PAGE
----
The Armenian Rebellion at Van

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University of Utah Press, 29. sep. 2006 - 304 sider
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Before World War I, the ancient city of Van in southeastern Anatolia had a population of approximately 100,000 people, while the population of Van Province was about 500,000. Armenians formed a large minority, with Kurdish tribes and Turks in the majority.

The Armenian Rebellion at Van presents a long-overdue examination of Van from the 1870s to 1919. As the authors state, "The Armenian Revolt was an integral part of the great disaster that overcame the people of the Ottoman East. The slaughter of Muslims that accompanied the Armenian revolt in Van Province inexorably led first to Kurdish reprisals on the Armenians, then to a general and mutual massacre of the people of the East."

The actions at Van offer a window into the far-reaching events that soon followed in other parts of Anatolia.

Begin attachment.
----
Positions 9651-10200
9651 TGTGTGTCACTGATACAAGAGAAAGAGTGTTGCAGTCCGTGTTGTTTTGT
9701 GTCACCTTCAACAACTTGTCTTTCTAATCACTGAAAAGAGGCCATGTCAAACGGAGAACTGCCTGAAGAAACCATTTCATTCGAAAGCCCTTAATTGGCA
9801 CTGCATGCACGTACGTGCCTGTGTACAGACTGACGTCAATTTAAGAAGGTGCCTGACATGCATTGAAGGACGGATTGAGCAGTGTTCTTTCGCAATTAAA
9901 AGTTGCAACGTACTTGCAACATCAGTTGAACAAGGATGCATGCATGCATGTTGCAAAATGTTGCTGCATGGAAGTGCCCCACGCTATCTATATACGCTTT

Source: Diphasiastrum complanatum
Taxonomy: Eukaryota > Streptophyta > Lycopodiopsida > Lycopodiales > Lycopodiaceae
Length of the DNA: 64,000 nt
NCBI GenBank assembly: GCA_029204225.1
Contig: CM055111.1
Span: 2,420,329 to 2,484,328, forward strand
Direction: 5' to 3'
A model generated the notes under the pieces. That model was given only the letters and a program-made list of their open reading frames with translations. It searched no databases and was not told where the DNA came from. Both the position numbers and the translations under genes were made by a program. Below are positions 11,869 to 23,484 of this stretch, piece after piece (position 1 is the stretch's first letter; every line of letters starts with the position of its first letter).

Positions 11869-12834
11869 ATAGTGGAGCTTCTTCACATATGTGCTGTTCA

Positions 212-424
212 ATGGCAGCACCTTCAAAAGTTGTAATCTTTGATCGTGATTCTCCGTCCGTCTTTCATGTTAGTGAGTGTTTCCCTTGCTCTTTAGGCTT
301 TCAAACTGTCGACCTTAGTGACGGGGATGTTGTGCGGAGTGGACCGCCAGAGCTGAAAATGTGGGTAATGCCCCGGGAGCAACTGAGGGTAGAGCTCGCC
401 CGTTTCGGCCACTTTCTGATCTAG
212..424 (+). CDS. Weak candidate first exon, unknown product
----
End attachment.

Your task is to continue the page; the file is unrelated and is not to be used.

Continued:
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Innhold

The Ruins of Van
1
The City and Province of Van
3
Allegiance Politics and Power
35
Rebellion in 1896
54
Development of the Revolution 18971908
78
The Committee of Union and Progress and the Armenians 19081912
130
Kurdish Revolts and the Inspectorates 19121914
144
World War I and the Armenian Revolt in Van
176
Conclusion
258
Place Names
267
Armenians in the Van Government
269
Armenian Refugees
273
Extract from the Instructions for Personal Defense 1910
277
An Example of Attacks on Villagers
279
The Manifesto of Abdiirrezzak
282
Bibliography
286

Destruction and Murder in Van
233
Index
292

Om forfatteren (2006)

Justin McCarthy is professor of history and distinguished university scholar at the University of Louisville.

Bibliografisk informasjon